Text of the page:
Posted on: February 11, 2020
WI 360 | Closing Difficult Deals

 

Today’s guests are two massively successful real estate agents who decided to give wholesaling a try. And in this episode, they shared how they failed their way forward and made things happen. Mark Dunn and Nick Jensen are business partners from Salt Lake County, Utah. While they already have extensive experience as real estate agents, they are still kind of finding their way around as wholesalers.

If you’re a real estate agent who would like to give wholesaling a try, you’d surely find this episode of tremendous value. For starters, you’ll not only learn how they found a massive deal (and netted $52,000 from the transaction!). You’ll also discover how they resolved some of the setbacks they encountered, among many others. So many gold nuggets in today’s episode; you owe it to yourself not to miss this one!

What To Do When Nothing’s Working

Episode Transcription

I get this question a lot because there are different definitions of what wholesaling is. What is wholesaling exactly? Let me give you my definition of it and see if it feels good inside your brain. My definition of real estate wholesaling is simple. It is sourcing real estate opportunities. It seems like it’s crazy because there are different markets and trends. It’s a moving target on how you’re going to find these opportunities. Is it going to be direct mail, internet leads, cold calling, door-knocking or text blasting? What is it going to be?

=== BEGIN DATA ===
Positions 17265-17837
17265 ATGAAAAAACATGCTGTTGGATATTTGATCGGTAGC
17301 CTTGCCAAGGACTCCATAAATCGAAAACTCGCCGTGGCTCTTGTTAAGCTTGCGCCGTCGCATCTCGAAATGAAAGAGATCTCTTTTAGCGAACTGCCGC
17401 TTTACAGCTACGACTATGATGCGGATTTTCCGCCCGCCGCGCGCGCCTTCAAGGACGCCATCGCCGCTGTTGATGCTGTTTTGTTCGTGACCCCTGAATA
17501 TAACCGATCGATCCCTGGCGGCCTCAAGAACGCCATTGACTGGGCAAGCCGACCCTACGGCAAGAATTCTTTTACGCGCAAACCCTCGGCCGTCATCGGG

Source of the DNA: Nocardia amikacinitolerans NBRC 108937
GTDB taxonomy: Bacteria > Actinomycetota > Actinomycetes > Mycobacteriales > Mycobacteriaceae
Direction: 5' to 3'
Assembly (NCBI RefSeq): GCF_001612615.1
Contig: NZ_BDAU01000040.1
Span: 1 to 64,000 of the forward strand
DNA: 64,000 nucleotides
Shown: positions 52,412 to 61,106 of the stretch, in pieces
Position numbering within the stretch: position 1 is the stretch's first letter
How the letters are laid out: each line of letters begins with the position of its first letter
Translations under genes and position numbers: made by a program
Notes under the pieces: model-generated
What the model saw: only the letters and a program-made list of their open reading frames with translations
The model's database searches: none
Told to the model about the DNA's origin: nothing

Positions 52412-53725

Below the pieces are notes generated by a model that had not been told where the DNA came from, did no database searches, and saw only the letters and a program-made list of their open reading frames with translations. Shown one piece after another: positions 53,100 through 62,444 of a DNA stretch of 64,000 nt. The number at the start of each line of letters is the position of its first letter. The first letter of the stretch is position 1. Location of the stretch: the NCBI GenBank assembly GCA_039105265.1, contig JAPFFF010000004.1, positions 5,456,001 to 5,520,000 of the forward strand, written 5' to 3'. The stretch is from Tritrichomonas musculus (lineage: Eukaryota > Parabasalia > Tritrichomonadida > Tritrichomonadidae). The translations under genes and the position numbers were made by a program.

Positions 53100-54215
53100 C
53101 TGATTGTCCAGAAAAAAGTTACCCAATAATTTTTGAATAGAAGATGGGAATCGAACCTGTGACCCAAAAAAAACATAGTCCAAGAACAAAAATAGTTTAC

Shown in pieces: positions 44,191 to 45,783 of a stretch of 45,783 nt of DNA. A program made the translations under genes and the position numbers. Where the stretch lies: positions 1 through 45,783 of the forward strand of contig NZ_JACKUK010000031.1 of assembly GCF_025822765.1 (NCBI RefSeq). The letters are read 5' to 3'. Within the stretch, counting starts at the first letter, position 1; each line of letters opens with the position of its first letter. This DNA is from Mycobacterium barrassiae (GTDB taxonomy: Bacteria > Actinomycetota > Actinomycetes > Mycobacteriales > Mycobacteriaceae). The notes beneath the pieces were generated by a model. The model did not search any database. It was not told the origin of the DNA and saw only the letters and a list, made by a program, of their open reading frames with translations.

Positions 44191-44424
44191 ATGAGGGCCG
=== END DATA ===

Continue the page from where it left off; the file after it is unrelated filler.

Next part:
If you focus on what the foundation of sourcing real estate opportunities is, it is one thing only and that is being consistent in having quality conversations with distressed property owners. This leads in beautifully because I have a guy on here that invested in the TTP program over a couple of years ago and has been crushing it as a real estate agent. A lot of people start in this business and they want to get a real estate license so that they feel competent, which gives them confidence moving forward to find these amazing opportunities. After two years of being in the TTP program, he has broken through with his partner in crime. Let us welcome Mark Dunn and Nick Jensen out of Salt Lake County, Utah.

How’s it going? Thanks for having us.